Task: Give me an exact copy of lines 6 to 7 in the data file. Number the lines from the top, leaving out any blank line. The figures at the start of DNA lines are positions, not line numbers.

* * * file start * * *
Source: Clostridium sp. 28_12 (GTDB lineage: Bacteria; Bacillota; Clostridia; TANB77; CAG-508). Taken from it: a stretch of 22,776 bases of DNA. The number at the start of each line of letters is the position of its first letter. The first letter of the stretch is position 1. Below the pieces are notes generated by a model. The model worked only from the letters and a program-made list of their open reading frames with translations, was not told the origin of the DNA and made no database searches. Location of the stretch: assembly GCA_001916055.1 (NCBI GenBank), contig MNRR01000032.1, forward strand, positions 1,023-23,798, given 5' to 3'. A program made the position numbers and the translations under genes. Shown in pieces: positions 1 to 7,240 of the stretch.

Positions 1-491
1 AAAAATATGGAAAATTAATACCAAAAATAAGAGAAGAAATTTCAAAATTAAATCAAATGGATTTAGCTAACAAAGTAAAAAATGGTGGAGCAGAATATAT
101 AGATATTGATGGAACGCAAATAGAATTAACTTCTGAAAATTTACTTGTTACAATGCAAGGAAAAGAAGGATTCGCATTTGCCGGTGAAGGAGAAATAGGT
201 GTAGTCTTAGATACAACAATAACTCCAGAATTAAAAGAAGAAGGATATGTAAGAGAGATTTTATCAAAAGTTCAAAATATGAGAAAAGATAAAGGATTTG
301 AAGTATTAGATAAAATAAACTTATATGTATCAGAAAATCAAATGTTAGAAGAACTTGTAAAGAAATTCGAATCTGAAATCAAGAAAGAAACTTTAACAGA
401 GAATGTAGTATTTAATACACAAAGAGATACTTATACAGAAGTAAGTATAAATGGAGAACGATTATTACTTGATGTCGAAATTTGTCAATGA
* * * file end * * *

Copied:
301 AAGTATTAGATAAAATAAACTTATATGTATCAGAAAATCAAATGTTAGAAGAACTTGTAAAGAAATTCGAATCTGAAATCAAGAAAGAAACTTTAACAGA
401 GAATGTAGTATTTAATACACAAAGAGATACTTATACAGAAGTAAGTATAAATGGAGAACGATTATTACTTGATGTCGAAATTTGTCAATGA